Appointed to serve as the first executive director of the Center for Audit Quality, Cindy Fornelli is guiding the new organization in its mission to bolster confidence in the audit process, and to aid investors by promoting constructive suggestions for change.Still affiliated with the American Institute of CPAs, the center is the revamped version of the AICPA’s former Center for Public Company Audit Firms. The CAQ Governing Board consists of representatives from the AICPA, the major public company auditing firms and independent public members.

Prior to joining the center, Fornelli spent time with Bank of America, as its regulatory and conflicts management executive, and with the Securities and Exchange Commission, where she served as deputy director in the Division of Investment Management. At the SEC, where several of the center’s new hires have been culled from, Fornelli was responsible for implementing SEC policy, rules and regulations in the investment industries.

In an exchange with WebCPA, Fornelli talked about the organization’s first public dialogue (held in Denver in late April), how it will approach fulfilling its mission, and the staff she has begun to assemble.

You’ve said that the next several months are going to be about bringing key stakeholders to the table and hearing what they want to talk about. What comes after that?

As you know, the Center for Audit Quality has launched a national public dialogue tour; we had our first event April 26 in Denver. We’re going to travel throughout the U.S. in the next 12 months, with the goal of achieving what we realized in Denver -- a robust, spirited discussion among investors, policy-makers, company leadership and other information users about ways to modernize business reporting.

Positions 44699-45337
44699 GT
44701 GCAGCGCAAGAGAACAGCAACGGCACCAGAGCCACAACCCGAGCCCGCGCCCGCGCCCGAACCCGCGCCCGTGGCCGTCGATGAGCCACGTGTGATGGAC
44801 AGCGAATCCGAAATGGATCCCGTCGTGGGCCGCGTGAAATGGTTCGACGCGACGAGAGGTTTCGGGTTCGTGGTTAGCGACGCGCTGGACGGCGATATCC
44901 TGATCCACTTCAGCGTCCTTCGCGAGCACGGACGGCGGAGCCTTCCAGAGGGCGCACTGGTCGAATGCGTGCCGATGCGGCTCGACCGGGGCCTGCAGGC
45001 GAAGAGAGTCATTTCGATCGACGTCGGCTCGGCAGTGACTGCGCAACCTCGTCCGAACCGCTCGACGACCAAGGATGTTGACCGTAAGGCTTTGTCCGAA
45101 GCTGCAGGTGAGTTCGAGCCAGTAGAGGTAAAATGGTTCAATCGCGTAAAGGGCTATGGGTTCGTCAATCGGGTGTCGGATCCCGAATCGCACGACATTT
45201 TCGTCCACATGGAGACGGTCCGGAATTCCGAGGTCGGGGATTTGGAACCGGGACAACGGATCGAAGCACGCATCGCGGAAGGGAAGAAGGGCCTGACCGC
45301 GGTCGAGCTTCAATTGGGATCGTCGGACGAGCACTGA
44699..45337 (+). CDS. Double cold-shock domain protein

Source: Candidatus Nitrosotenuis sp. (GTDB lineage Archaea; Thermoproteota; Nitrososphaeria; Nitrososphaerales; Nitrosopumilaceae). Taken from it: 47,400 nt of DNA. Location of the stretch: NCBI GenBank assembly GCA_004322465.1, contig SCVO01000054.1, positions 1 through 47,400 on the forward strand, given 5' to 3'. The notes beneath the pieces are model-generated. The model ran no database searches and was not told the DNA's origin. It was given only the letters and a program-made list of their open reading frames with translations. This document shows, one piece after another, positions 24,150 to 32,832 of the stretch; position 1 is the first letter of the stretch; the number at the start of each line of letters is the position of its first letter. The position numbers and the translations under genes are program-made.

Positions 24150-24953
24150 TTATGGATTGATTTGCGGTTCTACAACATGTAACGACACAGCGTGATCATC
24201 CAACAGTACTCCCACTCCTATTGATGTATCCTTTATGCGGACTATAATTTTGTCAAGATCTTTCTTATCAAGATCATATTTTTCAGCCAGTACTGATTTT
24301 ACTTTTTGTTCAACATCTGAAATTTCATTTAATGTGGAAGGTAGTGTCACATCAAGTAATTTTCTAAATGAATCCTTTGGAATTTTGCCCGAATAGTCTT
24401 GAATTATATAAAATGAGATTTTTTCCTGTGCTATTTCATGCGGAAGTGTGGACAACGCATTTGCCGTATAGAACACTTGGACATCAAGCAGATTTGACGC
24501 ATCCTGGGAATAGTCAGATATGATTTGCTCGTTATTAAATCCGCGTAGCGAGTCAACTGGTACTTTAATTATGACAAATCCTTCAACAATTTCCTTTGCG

Once we’ve completed our tour, we’ll compile the common themes and suggestions into a report, which will include observations and a framework for the next steps. We will share our findings and this report with everyone interested in a vibrant capital markets system. We had a great discussion in Denver, with lots of give and take, and we’re going to stay in touch with those participants, as well, so that they can continue to provide us with ideas and suggestions as we gather the same in other cities.

Is the center more about education and discussion, or impacting legislation and standards?

In conceiving the center, members of the profession spent a lot of time trying to determine how it could serve investors and the markets. Those involved in the center’s creation concluded that the investment world is at a critical juncture -- as investors and the public become even more deeply dependent on the vibrancy of capital markets, the markets themselves are becoming increasingly global and complex.

The center wants to be an expert resource and catalyst for public education and discussion on public company auditing, and will also seek to ensure that the public company audit becomes even more reliable. We want to be a resource to our members. And, the center will weigh in on important issues and policy proposals that will impact investors and the vibrancy of the capital markets.

How strong a role do you see the center playing in the debate around auditor liability?

Audit firm sustainability is a topic that’s being discussed by many market participants these days, both at home and abroad. A wide range of voices has expressed concern about the negative impact on investors if any of the larger global audit firms were to disappear. This is an important debate, as it is a real concern for the markets. But the Center for Audit Quality is focusing its agenda on broader issues, such as audit quality and modernizing business reporting, among others.